Sunday, February 05, 2012

Own it Helena – You’re the New It Girl

Helena (A Midsummer Night’s Dream) is one of my all-time favorite characters in Shakespeare; often over-looked, at least in her mind.

The not-quite-as-classically-attractive Helena is best friends with the All-American (in this case All-Grecian) beauty, Hermia. She has a paramour, Demetrius, who is interested in her beauty until he meets her best friend Hermia, and crushing, decides to transfer his affection to her. Problem: Hermia has her own true-love Lysander, who consequently, might be a better catch.

How does Helena respond? Whine, whine, whine.

Oh, Hermia
! Why am I not as pretty as you? Why aren’t myne eyne as beautiful as thyne sphyrey eyne?

Oh, Demetrius! Pay attention to me! Treat me poorly while I chase you, just don’t leave me please! Treat me as you treat your dog, just treat me!

Hermia to Helena

Demetrius to Helen

A couple of love-potions and fairy tricks later: Demetrius and Lysander are both in love with Helena --praising her beauty and virtues. And she is beautiful and virtuous; she just doesn’t recognize it comparing herself to Hermia.

How does Helena react to this new found love and attention from two “worthy” bachelors? She swears. “Oh Spite, Oh Hell!”

Helena is not used to the attention, she can’t handle the attention, she doesn’t want the attention; the lime-light isn’t comfortable resting on her or her on it.

My conclusion: Helena is so typically female. I can laugh with Helena, but I find I can’t chide her. What I really want to say to her is OWN IT. Own who you are. You tell us yourself in the play: “Throughout Athens I am thought as beautiful as she [Hermia],” but add the caveat: “but what of this if Demetrius thinks not so?” Don’t lose your confidence because one man doesn’t think you are as beautiful as you truly are.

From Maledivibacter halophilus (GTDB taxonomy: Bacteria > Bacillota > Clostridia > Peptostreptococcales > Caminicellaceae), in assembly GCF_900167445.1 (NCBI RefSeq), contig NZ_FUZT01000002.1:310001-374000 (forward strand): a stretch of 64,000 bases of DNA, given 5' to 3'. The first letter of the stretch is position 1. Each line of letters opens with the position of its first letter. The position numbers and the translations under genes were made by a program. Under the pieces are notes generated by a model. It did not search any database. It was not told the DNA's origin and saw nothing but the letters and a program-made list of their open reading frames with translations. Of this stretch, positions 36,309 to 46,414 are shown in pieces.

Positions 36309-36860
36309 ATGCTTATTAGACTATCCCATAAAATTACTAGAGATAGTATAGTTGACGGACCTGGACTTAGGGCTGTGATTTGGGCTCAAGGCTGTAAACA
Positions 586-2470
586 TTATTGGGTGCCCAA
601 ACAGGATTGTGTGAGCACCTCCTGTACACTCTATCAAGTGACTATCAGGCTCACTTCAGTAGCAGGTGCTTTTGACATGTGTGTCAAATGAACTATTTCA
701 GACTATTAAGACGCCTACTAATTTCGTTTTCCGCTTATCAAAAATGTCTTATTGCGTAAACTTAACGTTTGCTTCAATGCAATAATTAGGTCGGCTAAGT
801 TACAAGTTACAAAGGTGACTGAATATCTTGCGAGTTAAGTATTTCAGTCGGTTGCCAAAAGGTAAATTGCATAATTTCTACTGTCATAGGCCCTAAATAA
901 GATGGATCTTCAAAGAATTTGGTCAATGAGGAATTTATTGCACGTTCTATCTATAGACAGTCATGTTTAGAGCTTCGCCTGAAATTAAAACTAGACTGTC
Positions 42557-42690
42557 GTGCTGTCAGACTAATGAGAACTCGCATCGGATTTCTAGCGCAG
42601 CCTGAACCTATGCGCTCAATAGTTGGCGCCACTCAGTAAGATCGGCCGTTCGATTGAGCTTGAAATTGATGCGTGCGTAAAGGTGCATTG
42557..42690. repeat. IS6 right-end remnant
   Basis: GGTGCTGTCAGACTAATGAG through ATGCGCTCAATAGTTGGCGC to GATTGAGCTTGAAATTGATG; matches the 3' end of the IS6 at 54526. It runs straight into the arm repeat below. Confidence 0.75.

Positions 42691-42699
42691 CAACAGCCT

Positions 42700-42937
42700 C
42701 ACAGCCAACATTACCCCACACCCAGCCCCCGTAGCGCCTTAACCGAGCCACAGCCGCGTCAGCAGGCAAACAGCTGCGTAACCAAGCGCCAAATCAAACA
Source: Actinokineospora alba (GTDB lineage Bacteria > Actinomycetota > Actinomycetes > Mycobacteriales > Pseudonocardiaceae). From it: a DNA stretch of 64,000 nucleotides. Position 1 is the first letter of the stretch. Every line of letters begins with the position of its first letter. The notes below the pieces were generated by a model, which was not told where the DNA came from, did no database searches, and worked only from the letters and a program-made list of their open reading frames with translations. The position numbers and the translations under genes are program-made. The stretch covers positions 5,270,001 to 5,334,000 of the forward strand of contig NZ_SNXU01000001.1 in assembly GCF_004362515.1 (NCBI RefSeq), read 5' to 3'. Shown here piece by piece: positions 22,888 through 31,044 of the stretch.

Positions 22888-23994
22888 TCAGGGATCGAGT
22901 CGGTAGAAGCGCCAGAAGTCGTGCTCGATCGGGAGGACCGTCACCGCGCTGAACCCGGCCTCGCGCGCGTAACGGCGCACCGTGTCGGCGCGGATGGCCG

My suspicion is if you had acted as confident as you have every right to be, and not whined in jealousy and begged attention from a man who may not deserve you anyway, you would happily be enjoying your best-friend-ship with Hermia, had Demetrius still tailing after you in amour, or better still, found a man much more worthy of you, by virtue of the fact he sees you for what you truly are: wonderful.

But this is a Shakespearean comedy, right? So you whine, complain, beg, become the “IT” woman you have always wanted to be, have no idea how to act when you receive the attention you have always wanted, and then end up marrying that man you think you want, (Demetrius) who only marries you because he still under the influence of the love potion.

Greatest good for greatest number, right? I disagree. While I love Shakespeare’s comedy, I would have re-written the ending; Helena, beautiful and confident, moving on past Demetrius, who would have been given the anti-love potion, so she could have been provided the opportunity to realize she deserved real love, ultimately from someone else.

Sounds like I want to turn this comedy into a feminist drama, right? Well, I’m looking out for Demetrius too. He shouldn’t love forever against his will with the love potion, he should get the opportunity to wake up too, and find a woman he truly loves, and for the right reasons as well, provided he can find them.

1 comment:

Scully said...

Have you ever seen the Shakespeare Re-told adaptations that the BBC did in 2005? I liked what they did with Helena in their version of Midsummer Night's Dream. I think you would like it better, perhaps, than the play.